If you have a large freshwater setup and you’re looking for an impressive specimen that’s sure to be a conversation starter, you might want to check out this guide to the Texas cichlid.
These are big fish, and they can be aggressive, so we don’t recommend one of these big bruisers for inexperienced hobbyists who aren’t accustomed to keeping fish of this type.
However, if a large, beautiful, feisty fish sounds like your cup of tea, here’s everything that you need to know about the Texas cichlid.
Origins and habitat
The Texas cichlid has the scientific name, Herichthys cyanoguttatus. The fish is also known by several common names, including the Pearl cichlid, Rio Grande Perch, and Rio Grande cichlid.
The fish was first described in 1854 by Baird and Girard when it was given the name, Cichlasoma cyanoguttatum. Later, the name was changed to Herichthys cyanoguttatus. In 1970, three distinct subspecies were identified by Alvarez, including:
- Texas cichlid herichthys c. cyanoguttatus
- Green Texas cichlid herichthys c. carpintis
- Herichthys c. temporatum
None of these species is listed on the IUCN Red List and are not considered to be endangered or vulnerable.
Cichlid herichthys cyanoguttatus originates in North America, where it’s found in lakes in Texas and in Northern Mexico. The fish has the distinction of being the only naturally occurring U.S. cichlid species.
Until recently, the species’ range was limited to the lower Rio Grande drainage in Texas and in parts of northeastern and southern Mexico. However, the fish has now been introduced in central Florida, Edwards Plateau in central Texas, and the Verde River basin in Mexico’s La Media Luna region.
The Texas cichlid occurs in warm water and in small and large rivers, hiding in dense vegetation and foraging through the soft substrate for food. In the wild, the Rio Grande Perch eats insects, worms, crustaceans, and plant matter.
When the fish are youngsters, they tend to hang out in small schools, probably for safety in numbers. However, mature fish are inclined to remain solitary, pairing off to mate. The life expectancy of the species is around 10 to 15 years.
Red Texas Cichlid
The Red Texas cichlid, Texas Red cichlid, or Texas cichlid red is a hybrid that’s created by mating a male Texas cichlid with a Red Parrot female. Hybrids do not have a scientific name and are not present in the wild.
These stunning fish are extremely attractive, having the same basic markings as their male parent but the bright red coloration of their mother.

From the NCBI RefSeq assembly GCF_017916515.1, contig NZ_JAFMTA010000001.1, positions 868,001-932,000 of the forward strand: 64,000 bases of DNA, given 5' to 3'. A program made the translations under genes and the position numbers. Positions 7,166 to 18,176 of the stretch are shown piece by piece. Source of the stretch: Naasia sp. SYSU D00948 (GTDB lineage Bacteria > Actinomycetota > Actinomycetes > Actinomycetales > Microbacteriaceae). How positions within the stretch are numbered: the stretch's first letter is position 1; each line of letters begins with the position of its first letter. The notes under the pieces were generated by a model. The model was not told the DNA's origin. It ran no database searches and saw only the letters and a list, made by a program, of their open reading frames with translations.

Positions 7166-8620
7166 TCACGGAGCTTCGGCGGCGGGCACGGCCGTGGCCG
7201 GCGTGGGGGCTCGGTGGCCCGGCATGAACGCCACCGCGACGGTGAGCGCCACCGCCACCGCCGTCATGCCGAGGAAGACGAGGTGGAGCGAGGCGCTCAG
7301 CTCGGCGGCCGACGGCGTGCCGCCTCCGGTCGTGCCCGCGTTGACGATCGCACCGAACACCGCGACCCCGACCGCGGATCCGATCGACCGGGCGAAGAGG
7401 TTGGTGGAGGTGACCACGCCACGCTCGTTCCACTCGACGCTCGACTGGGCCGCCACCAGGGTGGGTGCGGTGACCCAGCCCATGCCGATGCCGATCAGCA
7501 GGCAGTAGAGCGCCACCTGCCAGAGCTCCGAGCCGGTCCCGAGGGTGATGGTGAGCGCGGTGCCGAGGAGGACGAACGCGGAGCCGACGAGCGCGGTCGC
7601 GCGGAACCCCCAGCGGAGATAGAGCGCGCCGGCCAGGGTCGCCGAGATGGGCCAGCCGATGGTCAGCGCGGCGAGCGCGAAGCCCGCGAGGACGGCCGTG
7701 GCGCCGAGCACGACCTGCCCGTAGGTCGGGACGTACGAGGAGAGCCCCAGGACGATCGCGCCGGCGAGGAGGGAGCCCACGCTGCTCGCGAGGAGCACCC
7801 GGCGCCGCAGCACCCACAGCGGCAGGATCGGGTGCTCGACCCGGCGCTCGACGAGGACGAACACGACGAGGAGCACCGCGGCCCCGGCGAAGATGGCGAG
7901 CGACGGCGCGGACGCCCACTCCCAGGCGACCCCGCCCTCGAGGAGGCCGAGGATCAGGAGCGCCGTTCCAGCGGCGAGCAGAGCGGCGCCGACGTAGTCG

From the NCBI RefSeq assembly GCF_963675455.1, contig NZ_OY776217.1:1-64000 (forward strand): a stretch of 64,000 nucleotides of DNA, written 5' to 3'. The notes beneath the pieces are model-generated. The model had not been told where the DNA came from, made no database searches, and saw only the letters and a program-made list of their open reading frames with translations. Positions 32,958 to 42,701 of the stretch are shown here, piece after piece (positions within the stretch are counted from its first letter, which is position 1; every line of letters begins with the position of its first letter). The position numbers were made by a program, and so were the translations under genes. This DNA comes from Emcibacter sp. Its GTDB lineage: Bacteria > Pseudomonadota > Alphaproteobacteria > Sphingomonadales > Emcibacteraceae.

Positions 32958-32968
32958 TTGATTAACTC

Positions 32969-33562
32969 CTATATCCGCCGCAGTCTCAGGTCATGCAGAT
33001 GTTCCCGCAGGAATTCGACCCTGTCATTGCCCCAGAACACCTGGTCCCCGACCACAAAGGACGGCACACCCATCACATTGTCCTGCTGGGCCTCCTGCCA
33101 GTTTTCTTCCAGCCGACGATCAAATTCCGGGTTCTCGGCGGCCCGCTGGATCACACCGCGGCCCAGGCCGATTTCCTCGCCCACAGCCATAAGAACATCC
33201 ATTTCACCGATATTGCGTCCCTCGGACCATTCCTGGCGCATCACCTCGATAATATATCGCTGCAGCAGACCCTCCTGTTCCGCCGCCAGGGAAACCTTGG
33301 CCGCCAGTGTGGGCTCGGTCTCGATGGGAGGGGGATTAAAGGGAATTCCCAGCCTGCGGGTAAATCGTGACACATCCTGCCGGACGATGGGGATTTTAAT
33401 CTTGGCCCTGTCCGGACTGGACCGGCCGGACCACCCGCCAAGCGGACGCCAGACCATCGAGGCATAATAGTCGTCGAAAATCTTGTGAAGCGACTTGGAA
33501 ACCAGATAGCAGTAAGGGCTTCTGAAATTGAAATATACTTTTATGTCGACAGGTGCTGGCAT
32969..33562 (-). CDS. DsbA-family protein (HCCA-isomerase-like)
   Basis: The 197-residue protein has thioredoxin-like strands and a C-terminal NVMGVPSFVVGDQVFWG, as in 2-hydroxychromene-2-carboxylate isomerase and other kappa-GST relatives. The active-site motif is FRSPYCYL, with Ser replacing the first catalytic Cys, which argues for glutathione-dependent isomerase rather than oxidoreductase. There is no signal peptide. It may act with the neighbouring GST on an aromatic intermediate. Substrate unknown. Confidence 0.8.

Don’t make the mistake of buying a juvenile Texas cichlid that’s just a few inches long and adding it to a small tank. These are large fish, growing to around 12 inches in length as adults, and they need plenty of space.
The Rio Grande Perch is an oval-shaped, deep-bodied fish. Females are slightly smaller than males.
Both sexes have a brownish-gray colored body with bright blue scales, giving the fish a pearlescent appearance. Adult Texas cichlids have two small black spots, one located near the caudal peduncle base and the other mid-body. Juvenile specimens have more spots between those two main ones.
Male fish develop a nuchal hump as they mature, which is absent in females. Also, males are larger than females and have a pointed dorsal fin.
Like all cichlids, the Texas cichlid has a well-developed set of pharyngeal teeth that are found in the throat, together with regular teeth. Another feature of these fish is spiny rays in the rear of the dorsal, pectoral, pelvic, and anal fins as a deterrent to predators. The anterior area of the fins is soft and adapted to enable the fish to accurately position itself in the water, rather than for fast swimming.
Texas cichlids have only one set of nostrils that are used for “smelling” the water, which the fish do by drawing in and expelling water once any aroma has been detected.
Care and maintenance
Although the Texas cichlid is relatively easy to care for in that it will eat pretty anything that is offered, this is not the species to choose if you are a beginner.
These bruisers are very aggressive toward others, and they can also wreck your tank decoration by digging and ripping up plants. Also, the fish are extremely messy, and you’ll need to be keen on tank maintenance and cleaning if you take on a Texas cichlid.
You’ll need to carry out a weekly water change of at least 25% to keep the environment clean. During the process, always use an aquarium vacuum or siphon cleaner to remove all the fish waste from the substrate.
You will need a tank of at least 60 gallons to accommodate a single texas cichlid herichthys cyanoguttatus. If you want to keep a pair, the tank must be at least 100 gallons.
These South American cichlids need plenty of swimming space, so choose a long tank, rather than a tall one. Also, these fish can jump, which can be a hazard when cleaning the tank and makes these fish unsuitable for life in a tank without a tightly fitting lid or at least a sturdy cover slide.
Texas cichlids need plenty of deep, sandy substrate to accommodate their habit of digging and burrowing. You’ll need to use at least three to four inches of substrate for the fish to be comfortable.
Although your fish will appreciate lush planting, the plants that you choose need to be robust, tough-leaved, and very securely rooted if they are to withstand the Texas cichlid’s attentions. Not only do the fish dig around the roots of plants, but they are also inclined to attack and eat the leaves.
Most species of cichlids appreciate some cave-like structures where they can hide. However, as these are potentially very large fish, you can get away with a few pieces of driftwood and maybe a rocky overhang.
Lighting in the aquarium can be light or dim, as these fish have no real preference.
These South American cichlids need fairly good water movement and extremely efficient filtration to cope with the mess that they make.
The ideal water temperature in the tank should be around 70o to 75o Fahrenheit.
The pH range that’s preferred by these aquarium fish is between 6.5 and 8.0, with a water hardness of between 8 and 15 dGH.
Diet and nutrition
The Texas cichlid is omnivorous and will happily take more or less any kind of fresh, live, and flake foods. You can also feed these fish earthworms and cichlid pellets, and feeder fish will also be well received if you don’t mind taking that route.
It’s recently been discovered that feeding these cichlids mammal meat, such as beef hearts, is potentially harmful because of the high protein levels in the foods. The fish can’t metabolize the proteins, which can cause excess fatty deposits that damage the organs over time.